A little-known enclave of the Disney empire is its Disney English learning centers scattered throughout China. The teachers at these centers use Disney characters and "culture" to instruct rambunctious Chinese kids in the basics of the English language. Dream job, right? Well...
When Daniel Morris flew into Shanghai for the start of his new career with Disney English, he nearly boarded another plane straight back home. Morris picks up this most unlikely cast member memoir with his decision to stay and his arrival at a Disney-sanctiond hotel, the first of many culture shocks to come.
At the Disney English center in Shanghai, where Morris worked as a “foreign trainer,” he soon had his hands full with misbehaving kids, eccentric parents, office politics, and a roller-coaster ride up the corporate ladder.
There are no attractions, no shows, and the pixie dust is infrequent, but Disney English has its own quirky sort of magic, and with Morris as your guide, you'll get the first-ever insider's look at this far-flung Disney enterprise.
“You use Mickey Mouse to teach English?” is a question that I have been asked a lot. In retrospect, it’s not hard to answer. I prefer that one to, “That’s actually a thing?” and “What is it that you actually do?” The latter two are not really questions I enjoyed hearing or answering, especially when the questioner was a distant relative asking at a family gathering. In those cases, I would muffle a response and quickly walk away.
When answering the question “You use Mickey Mouse to teach English?” I would normally just respond with, “Yeah, kind of.” My response should really have been, “Disney English is an immersive English experience where storytelling is integrated with Disney content and an English language syllabus to teach English to children where English is a second language.” However, “Yeah, kind of” took less time and resulted in fewer follow-up questions.
But yes, teaching English using Disney content is something that exists. It’s something that hundreds of native (or native-like) English speakers from countries such as USA, UK, and South Africa flock to do. It’s also something that this native English speaker did for two-and-a-half years—years that were unequivocally amongst the most interesting period of my life so far.
Disney English is a company that operates as part of Walt Disney International in mainland China. It began operations in 2008 and still has Disney English centers throughout China today. There are many rumors as to why Disney English exists, some positive, some not so positive. The most prominent rumor within the Disney English rumor mill states that it happened to promote the Disney brand to the Chinese people before the opening of Shanghai Disneyland so that they were already familiar with the Disney brand and characters before coming to the resort. I think this idea is a little far-fetched, but if it were the case, it worked. Nowadays, you cannot go anywhere in China without seeing something Disney.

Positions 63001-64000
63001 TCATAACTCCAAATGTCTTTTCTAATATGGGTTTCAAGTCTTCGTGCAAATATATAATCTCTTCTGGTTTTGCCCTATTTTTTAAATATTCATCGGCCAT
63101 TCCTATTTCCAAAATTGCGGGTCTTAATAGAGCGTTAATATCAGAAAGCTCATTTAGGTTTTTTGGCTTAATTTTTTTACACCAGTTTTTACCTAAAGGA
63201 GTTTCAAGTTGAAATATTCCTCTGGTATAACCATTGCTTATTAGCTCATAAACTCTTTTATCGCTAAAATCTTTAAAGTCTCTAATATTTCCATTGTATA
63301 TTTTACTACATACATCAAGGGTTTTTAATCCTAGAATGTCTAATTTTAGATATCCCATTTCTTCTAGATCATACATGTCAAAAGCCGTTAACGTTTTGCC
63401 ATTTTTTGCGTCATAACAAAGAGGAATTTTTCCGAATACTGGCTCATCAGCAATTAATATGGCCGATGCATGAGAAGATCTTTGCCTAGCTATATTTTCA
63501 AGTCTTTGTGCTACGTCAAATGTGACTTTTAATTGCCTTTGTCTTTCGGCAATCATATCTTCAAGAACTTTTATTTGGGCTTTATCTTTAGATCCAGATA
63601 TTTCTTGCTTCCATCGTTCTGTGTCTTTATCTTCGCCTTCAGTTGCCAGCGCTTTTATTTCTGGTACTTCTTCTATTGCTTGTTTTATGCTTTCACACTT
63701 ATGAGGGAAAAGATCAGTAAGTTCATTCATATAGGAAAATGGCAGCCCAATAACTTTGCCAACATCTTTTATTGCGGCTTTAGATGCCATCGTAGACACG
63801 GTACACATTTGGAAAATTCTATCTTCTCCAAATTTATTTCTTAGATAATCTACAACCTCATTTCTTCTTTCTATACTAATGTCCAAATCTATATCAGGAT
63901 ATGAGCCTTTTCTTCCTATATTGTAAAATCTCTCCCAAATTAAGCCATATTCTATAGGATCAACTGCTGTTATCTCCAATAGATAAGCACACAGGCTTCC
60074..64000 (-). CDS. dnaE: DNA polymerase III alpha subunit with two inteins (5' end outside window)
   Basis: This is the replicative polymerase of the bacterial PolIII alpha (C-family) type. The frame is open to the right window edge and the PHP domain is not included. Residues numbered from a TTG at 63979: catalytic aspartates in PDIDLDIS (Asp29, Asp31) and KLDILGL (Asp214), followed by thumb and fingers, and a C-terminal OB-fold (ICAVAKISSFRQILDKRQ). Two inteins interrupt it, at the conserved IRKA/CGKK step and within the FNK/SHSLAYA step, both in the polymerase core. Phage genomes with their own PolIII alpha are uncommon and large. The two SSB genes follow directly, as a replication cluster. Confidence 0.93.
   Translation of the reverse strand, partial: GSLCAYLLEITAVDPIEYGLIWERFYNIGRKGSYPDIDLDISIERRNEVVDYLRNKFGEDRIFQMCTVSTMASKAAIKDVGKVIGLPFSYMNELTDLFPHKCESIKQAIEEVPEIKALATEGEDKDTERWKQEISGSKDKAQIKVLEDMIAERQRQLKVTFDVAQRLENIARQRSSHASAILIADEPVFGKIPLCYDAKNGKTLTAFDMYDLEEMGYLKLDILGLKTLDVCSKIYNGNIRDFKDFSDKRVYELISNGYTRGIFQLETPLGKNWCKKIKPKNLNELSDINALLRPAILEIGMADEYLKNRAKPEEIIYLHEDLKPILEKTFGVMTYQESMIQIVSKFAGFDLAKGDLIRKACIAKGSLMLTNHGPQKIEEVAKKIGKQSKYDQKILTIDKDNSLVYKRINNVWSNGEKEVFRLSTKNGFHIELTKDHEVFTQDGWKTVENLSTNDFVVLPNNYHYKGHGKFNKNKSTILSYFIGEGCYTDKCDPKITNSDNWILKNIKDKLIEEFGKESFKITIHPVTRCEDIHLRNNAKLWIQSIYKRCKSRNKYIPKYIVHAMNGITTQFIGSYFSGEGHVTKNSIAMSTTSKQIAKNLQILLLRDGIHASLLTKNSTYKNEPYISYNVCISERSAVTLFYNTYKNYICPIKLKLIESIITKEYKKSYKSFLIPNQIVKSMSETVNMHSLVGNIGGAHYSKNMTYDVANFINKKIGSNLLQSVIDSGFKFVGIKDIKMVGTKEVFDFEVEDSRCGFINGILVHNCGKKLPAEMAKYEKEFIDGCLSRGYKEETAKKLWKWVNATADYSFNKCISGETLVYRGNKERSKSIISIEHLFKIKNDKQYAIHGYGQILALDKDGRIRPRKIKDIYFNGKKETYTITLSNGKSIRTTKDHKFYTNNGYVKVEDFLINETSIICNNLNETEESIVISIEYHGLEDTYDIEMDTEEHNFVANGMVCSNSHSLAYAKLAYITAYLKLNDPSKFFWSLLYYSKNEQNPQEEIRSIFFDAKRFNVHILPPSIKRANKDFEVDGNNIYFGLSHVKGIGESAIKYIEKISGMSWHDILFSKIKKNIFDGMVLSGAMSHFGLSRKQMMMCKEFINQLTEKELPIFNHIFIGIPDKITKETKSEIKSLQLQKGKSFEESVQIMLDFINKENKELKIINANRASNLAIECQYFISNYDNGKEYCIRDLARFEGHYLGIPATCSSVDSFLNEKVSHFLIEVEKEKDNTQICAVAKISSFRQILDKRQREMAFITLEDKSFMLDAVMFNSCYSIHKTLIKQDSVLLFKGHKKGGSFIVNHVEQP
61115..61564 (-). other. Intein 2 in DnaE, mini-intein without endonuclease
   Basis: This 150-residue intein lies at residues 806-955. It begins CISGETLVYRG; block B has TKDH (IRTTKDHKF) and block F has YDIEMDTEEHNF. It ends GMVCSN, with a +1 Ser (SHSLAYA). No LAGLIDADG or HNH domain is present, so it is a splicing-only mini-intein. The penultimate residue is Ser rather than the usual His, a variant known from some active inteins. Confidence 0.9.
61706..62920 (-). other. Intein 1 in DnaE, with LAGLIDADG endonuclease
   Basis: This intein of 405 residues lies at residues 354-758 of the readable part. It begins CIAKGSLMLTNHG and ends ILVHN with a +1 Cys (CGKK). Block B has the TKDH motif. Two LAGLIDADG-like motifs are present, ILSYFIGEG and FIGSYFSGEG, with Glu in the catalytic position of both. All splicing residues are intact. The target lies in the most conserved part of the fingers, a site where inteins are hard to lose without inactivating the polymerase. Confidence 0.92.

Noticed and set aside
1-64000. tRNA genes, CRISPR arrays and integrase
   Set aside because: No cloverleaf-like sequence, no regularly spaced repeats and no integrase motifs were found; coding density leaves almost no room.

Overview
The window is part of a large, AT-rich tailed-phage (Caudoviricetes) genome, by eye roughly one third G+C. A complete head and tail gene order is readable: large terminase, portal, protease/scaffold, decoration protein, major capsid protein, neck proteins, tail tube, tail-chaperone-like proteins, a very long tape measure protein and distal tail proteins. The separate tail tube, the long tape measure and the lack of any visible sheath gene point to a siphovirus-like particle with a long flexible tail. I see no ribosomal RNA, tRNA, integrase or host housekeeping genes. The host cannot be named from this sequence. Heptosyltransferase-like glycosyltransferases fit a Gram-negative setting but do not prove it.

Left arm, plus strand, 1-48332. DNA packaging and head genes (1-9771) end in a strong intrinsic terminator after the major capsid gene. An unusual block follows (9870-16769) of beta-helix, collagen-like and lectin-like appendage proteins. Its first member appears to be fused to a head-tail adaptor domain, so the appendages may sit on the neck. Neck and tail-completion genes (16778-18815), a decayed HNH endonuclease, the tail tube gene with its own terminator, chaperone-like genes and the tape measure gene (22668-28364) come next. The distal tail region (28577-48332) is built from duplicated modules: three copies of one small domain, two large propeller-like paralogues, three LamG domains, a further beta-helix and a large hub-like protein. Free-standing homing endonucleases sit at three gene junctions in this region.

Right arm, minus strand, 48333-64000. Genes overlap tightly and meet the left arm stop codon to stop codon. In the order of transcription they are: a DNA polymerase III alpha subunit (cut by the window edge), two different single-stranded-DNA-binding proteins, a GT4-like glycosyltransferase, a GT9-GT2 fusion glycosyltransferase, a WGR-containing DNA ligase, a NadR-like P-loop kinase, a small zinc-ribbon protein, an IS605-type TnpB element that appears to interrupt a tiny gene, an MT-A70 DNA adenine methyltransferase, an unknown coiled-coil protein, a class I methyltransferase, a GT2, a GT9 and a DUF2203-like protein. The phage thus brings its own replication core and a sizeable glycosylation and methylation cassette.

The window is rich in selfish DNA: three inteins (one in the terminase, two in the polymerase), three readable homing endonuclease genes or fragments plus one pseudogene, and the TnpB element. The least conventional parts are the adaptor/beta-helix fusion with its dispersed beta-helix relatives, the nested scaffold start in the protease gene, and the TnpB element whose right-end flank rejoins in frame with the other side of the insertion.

Whatever the reason, Disney English exists and as previously mentioned, there are Disney English centers throughout mainland China. While most of them are in Shanghai, some are located in Beijing and smaller Chinese cities as well (Hangzhou, Shenzhen, Chengdu, and Guangzhou). These English centers aren’t actual schools. You do not go Monday to Friday to learn about everything Disney (I would be so jealous if you did). Students attend either after school on a weekday or during the day on the weekend. Parents would sign their children up for a year-long contract (a very pricey contract, but hey, it’s Disney).
There are hundreds of different companies throughout China and other Asian countries that provide a similar product. However, Disney English is one of the largest and the only one to use Disney intellectual properties to teach English.
Using Disney properties to teach English sounds like a dream job, right? That is exactly what I thought when I first discovered it. I was getting itchy feet in England and decided to casually explore my options for teaching in a different country. That was when the advertisement for Disney English popped up. It seemed too good to be true. When I did some research and found out that this company did actually exist, it felt like my dream job. It felt such like my dream job that I stayed up till two o’clock in the morning, in my best suit, to participate in a Skype interview. It felt such like my dream job that I rang my mom at two-thirty to tell her I’d been offered a position after said interview. It seemed like such a dream job that I moved out of my apartment, quit my job, and moved across the world to Shanghai, China.
Was it a dream job? That is hard to say. Perhaps it is like all things that seem perfect it in the beginning, but can then struggle to live up to your lofty expectations. There were good parts of the job (it’s teaching through Disney) but there were also negative aspects to the experience. Good and bad, it was definitely an experience—an experience that I warranted important enough to write a book about, an experience that you are now reading about, and lastly an experience that you will hopefully enjoy reading about.
So this is my experience of teaching with Disney. And yes, it is a thing.
Daniel Morris graduated with a B.A degree in Film and Theatre studies and a M.A in Film Screenwriting from the University of Salford. He got accepted into his M.A program by waxing lyrically about how he loved the movie Toy Story. It was this emphatic love for Disney that propelled him to accept a job working for Disney English in Shanghai.
Although he didn’t get to teach in Andy’s Toy Box, he did work for Disney English for two-and-a-half years, becoming a senior foreign trainer in the process. Despite not working for Disney any longer, he does still teach in Asia, at a secondary school in Hong Kong as close to Hong Kong Disneyland as he could get.